AdvaMed Raises Concerns Over FDA’s Medical Device Safety Action Plan
Posted 17 August 2018 | By
In a comment submitted on the US Food and Drug Administration’s (FDA) recent action plan to promote medical device safety, the Advanced Medical Technology Association (AdvaMed) raised several concerns with the merit and logistics of the proposal.
The five-pronged action plan—revealed
in April—consists of establishing a medical device safety net, exploring regulatory options for postmarket mitigations, spurring innovation towards safer devices and further strengthening cybersecurity.
It also involves plans for a major structural reorganization at FDA’s Center for Devices and Radiological Health (CDRH), which is expected to have an impact
on the regulatory reviews, approvals and clearances of devices, to better support the total product life cycle.
The trade association expressed concerns with implying that devices cleared via the expanded abbreviated 510(k) program are safer compared to the traditional 510(k) pathway, whereas Johnson & Johnson expressed support for expanding the alternative to more moderate-risk devices.
The company also further stressed the trade association’s concerns around FDA’s statement that “the marketplace...does not provide strong incentives to make an established device safer in the absence of a new or greater-than-previously-understood safety concern.
“FDA should identify and overcome whatever internal obstacles prevent efficient practice,” said AdvaMed associate VP for technology and regulatory affairs Zachary Rothstein. “We note that at the time of this submission, our members’ experience indicates that FDA’s current use of emerging signals is subjective and, at times, lacks appropriate input from the manufacturer.”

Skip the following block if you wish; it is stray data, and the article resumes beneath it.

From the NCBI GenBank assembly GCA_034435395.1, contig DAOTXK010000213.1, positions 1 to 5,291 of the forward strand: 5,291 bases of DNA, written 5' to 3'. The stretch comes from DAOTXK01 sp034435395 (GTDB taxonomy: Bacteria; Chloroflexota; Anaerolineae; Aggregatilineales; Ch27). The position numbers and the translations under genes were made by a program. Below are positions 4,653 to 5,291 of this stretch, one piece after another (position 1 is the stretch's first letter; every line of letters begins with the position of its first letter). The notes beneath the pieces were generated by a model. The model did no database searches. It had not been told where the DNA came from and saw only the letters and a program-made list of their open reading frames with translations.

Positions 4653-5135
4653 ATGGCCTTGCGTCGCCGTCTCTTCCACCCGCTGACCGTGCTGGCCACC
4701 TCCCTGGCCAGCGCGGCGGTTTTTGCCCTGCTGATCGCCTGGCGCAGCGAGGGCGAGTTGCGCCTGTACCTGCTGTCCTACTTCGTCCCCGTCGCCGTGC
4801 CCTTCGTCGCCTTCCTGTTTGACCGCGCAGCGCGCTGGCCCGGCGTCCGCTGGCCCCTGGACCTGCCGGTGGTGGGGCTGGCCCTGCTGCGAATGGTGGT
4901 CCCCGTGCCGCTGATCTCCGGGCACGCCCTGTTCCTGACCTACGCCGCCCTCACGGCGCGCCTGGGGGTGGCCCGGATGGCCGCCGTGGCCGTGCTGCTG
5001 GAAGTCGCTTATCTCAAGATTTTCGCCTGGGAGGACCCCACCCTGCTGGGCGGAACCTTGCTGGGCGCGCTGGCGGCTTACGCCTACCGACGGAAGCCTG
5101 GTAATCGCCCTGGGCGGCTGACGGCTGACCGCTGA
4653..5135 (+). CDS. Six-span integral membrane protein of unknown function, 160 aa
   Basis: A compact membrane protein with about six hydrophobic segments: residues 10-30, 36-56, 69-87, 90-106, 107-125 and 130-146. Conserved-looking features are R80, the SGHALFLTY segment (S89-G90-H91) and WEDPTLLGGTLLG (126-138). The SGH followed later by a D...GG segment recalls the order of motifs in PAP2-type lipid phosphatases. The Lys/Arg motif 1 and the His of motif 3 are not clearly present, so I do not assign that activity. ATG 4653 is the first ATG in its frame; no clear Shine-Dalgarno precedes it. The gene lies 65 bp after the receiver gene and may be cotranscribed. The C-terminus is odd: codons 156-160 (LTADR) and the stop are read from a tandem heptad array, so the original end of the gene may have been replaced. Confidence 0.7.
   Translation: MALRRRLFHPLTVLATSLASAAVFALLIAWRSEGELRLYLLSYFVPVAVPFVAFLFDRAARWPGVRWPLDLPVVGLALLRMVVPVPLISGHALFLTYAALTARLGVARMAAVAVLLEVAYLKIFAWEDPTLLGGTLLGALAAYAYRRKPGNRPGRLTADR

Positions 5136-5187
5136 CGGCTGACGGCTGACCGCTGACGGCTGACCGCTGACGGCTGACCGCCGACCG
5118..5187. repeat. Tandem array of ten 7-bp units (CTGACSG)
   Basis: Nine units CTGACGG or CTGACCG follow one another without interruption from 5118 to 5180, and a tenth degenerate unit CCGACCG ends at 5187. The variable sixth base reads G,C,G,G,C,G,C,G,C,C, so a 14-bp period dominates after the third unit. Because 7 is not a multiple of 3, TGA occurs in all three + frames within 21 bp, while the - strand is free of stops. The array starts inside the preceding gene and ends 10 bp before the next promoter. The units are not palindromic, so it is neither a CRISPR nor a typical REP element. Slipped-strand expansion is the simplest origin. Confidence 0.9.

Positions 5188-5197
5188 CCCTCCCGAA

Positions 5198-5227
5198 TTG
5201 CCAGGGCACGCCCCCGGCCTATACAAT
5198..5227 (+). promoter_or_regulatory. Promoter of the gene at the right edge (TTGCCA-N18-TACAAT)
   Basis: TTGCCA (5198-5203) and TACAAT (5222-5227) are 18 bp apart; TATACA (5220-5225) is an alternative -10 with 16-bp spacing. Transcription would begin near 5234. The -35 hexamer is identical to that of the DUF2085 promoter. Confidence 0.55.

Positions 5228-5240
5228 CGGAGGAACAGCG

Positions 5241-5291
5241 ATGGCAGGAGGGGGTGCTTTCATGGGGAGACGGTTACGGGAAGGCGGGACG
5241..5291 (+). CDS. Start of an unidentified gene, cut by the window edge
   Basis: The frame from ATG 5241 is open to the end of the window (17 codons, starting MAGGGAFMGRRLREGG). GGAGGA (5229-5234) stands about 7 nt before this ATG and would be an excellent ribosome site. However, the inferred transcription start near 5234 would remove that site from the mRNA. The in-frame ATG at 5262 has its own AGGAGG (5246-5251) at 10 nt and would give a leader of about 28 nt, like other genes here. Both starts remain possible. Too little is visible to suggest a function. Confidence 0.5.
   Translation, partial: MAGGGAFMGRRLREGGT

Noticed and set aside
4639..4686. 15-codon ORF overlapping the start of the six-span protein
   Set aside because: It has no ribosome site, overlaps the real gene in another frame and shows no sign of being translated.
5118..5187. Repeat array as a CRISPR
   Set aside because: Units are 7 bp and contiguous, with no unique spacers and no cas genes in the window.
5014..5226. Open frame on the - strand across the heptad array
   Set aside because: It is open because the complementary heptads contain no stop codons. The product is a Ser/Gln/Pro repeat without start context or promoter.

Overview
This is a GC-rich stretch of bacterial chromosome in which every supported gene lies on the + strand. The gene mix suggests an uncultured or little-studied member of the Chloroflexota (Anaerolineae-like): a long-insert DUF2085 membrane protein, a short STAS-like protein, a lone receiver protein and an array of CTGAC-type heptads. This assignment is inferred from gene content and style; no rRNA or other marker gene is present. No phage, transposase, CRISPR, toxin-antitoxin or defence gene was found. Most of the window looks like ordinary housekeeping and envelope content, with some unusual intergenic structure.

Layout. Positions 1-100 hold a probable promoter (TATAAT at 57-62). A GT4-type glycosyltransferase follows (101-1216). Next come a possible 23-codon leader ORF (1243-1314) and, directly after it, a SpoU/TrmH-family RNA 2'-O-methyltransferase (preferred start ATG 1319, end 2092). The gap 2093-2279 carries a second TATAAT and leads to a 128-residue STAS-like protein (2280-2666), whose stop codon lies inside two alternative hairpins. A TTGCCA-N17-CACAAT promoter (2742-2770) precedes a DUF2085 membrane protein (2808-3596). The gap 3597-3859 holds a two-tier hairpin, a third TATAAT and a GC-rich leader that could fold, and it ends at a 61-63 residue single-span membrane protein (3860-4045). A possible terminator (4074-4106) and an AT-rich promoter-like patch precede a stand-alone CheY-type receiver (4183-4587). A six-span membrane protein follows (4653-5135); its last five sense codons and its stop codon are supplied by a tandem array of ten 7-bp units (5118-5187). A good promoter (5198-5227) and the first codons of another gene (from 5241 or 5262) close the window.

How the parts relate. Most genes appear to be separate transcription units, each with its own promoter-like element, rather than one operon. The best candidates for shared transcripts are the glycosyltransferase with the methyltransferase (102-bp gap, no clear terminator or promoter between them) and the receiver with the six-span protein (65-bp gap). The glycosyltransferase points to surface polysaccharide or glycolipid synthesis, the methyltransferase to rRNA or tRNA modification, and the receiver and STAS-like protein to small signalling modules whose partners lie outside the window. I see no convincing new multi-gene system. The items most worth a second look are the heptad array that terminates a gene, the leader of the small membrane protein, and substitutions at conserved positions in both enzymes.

But CDRH’s reorganization plans and advancing the use of RWE in support of regulatory decision-making were both endorsed by AdvaMed. The center’s RWE efforts, as well as those around advancing cybersecurity, are centered on developing the National Evaluation System for Health Technology, which is run by the nonprofit Medical Device Innovation Consortium (MDIC).
AdvaMed also discussed the potential need of new legal authorities for FDA to pursue the proposed efforts relating to imposing special controls through a new umbrella regulation and a “Software Bill of Materials” as an additional requirement for device premarket submissions.
On FDA’s plan to consider implementing a CyberMed Safety Analysis Board (CYMSAB), the group cautioned against having this board be “a separate or parallel regulator” due to the confidential nature of the information its work would entail and said industry would be supportive if its purpose would be to serve as an advisory committee for policy recommendations.
The “plan’s suggestion that the CYMSAB would ‘deploy’ to investigate suspected security compromises” is of concern to AdvaMed and its “makeup, selection, authority, training and expertise is not clear, and the notion that it would be granted power to inspect or investigate real world vulnerability events and make decisions requires further discussion,” Rothstein added.
The comment period on the Medical Device Safety Action Plan closed Friday with 14 submissions, including one from Johnson & Johnson that echoed AdvaMed’s comments.
Johnson & Johnson’s and AdvaMed’s comments differed, however, in their views on a new alternative
for demonstrating substantial equivalence to existing devices through objective performance criteria, which have yet to be identified by FDA, to obtain 510(k) clearance.
Medical Device Safety Action Plan